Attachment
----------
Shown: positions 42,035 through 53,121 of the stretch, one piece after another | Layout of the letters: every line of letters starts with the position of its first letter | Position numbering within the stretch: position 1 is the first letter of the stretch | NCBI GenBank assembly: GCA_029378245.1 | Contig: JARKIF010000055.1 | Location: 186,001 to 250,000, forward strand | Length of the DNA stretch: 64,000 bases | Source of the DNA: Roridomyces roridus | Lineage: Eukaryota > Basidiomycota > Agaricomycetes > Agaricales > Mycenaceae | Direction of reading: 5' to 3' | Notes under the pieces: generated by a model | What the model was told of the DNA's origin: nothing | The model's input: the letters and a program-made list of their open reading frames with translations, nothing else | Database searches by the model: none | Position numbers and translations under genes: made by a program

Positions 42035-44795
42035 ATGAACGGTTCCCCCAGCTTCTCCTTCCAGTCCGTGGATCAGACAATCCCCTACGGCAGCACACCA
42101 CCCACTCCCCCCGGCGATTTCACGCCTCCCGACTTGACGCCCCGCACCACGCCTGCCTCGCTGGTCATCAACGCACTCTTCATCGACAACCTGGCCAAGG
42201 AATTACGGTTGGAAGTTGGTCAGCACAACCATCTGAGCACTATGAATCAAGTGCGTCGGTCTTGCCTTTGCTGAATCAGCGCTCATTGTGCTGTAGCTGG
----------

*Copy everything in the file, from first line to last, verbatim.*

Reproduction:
Shown: positions 42,035 through 53,121 of the stretch, one piece after another | Layout of the letters: every line of letters starts with the position of its first letter | Position numbering within the stretch: position 1 is the first letter of the stretch | NCBI GenBank assembly: GCA_029378245.1 | Contig: JARKIF010000055.1 | Location: 186,001 to 250,000, forward strand | Length of the DNA stretch: 64,000 bases | Source of the DNA: Roridomyces roridus | Lineage: Eukaryota > Basidiomycota > Agaricomycetes > Agaricales > Mycenaceae | Direction of reading: 5' to 3' | Notes under the pieces: generated by a model | What the model was told of the DNA's origin: nothing | The model's input: the letters and a program-made list of their open reading frames with translations, nothing else | Database searches by the model: none | Position numbers and translations under genes: made by a program

Positions 42035-44795
42035 ATGAACGGTTCCCCCAGCTTCTCCTTCCAGTCCGTGGATCAGACAATCCCCTACGGCAGCACACCA
42101 CCCACTCCCCCCGGCGATTTCACGCCTCCCGACTTGACGCCCCGCACCACGCCTGCCTCGCTGGTCATCAACGCACTCTTCATCGACAACCTGGCCAAGG
42201 AATTACGGTTGGAAGTTGGTCAGCACAACCATCTGAGCACTATGAATCAAGTGCGTCGGTCTTGCCTTTGCTGAATCAGCGCTCATTGTGCTGTAGCTGG